In some respects, the office imaging and printing business in 2014 was not so different from any other year recently. Hardware prices declined steadily. Print volumes in most segments waned as paper gives ground to digital display. Inkjet continued its persistent march into the office workgroup. The transition to solutions and services fueled by a steady diet of mobile and cloud-enabled applications leads the industry’s efforts to expand beyond hardware. Everyone is dealing with the impact of mergers, acquisitions, and various market entrants and exits.
Yet, despite what looks and feels like turmoil in many areas, the office printing market steadily trudges forward. Unit shipments for the most part are flat to declining, and many OEMs reported decreased shipments in various hardware segments on a quarterly basis. Even so, vendors seem to be benefiting from segment creep: the strategic decision to transition the product mix into higher priced segments to drive page volumes and better margins. As a result, revenues were sustained somewhat in 2014, despite the downward trend for hardware.
There are numerous shifts occurring in the industry that just never seem to abate: the transition from single-function to MFP, from monochrome to color, from A3 to A4, and from transactional to contractual environments. The migration of pages from A3-size devices to A4 machines began with the convergence of the copier and printer markets and has been strengthened by the transition to MPS.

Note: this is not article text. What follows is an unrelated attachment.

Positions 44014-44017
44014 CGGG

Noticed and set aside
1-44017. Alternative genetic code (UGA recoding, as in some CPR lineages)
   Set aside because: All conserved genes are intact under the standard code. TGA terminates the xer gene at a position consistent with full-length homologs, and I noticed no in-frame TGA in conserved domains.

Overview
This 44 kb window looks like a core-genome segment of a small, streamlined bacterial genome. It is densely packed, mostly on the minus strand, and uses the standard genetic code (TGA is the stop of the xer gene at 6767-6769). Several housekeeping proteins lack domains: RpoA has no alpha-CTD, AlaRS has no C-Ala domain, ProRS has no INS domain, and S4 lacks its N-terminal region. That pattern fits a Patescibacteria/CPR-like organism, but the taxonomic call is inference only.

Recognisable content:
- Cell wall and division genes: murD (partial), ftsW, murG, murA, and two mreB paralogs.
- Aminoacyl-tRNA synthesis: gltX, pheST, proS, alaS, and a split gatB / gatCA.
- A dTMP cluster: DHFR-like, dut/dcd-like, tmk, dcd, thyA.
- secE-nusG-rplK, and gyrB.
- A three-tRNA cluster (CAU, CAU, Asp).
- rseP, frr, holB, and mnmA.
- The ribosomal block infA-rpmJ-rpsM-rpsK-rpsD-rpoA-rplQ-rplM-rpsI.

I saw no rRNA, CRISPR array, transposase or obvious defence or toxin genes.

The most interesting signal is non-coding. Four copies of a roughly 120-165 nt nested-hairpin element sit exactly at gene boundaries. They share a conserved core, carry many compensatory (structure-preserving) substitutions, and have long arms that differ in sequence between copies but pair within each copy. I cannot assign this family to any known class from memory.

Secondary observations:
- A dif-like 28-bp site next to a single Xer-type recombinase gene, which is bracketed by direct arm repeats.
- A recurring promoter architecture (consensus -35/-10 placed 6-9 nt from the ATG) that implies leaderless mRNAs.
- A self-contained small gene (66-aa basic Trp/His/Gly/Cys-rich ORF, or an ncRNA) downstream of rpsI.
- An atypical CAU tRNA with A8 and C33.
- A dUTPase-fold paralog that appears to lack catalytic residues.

Organizations are paying much closer attention these days to the costs of printing, which of course is the primary factor leading to increased adoption of managed print services. But that same issue has helped business uncover significant over capacity and under-utilization of A3-sized machines. The A4-size MFP offers a compelling value proposition for MPS installations, with a low acquisition price, fewer service interventions, reduced service costs, and the ability to push devices closer to the user.
As a result, several vendors introduced new A4-size MFPs to the market in 2014. The ongoing migration to A4-size hardware has put increased pressure on traditional copier/MFP vendors and the BTA channel. Most copier vendors are actively engaged in pushing their own A4 strategies. Along with Canon, firms such as Toshiba and Sharp introduced A4-size product families, and most of these new machines are designed with fully integrated support for embedded solutions and cloud connectivity. At its analyst briefing in July, Konica Minolta claimed that it planned to double its A4 business over the course of the coming year.
Meanwhile, the battleground for pages between color and monochrome seems to have reached a bit of an impasse. Growth in office color hardware sales slowed significantly in 2014 and in fact may have peaked in several segments, which is placing increased emphasis on the importance of monochrome-only hardware. Several vendors introduced new monochrome printers and MFPs in 2014, spanning the full range from entry-level machines to departmental devices.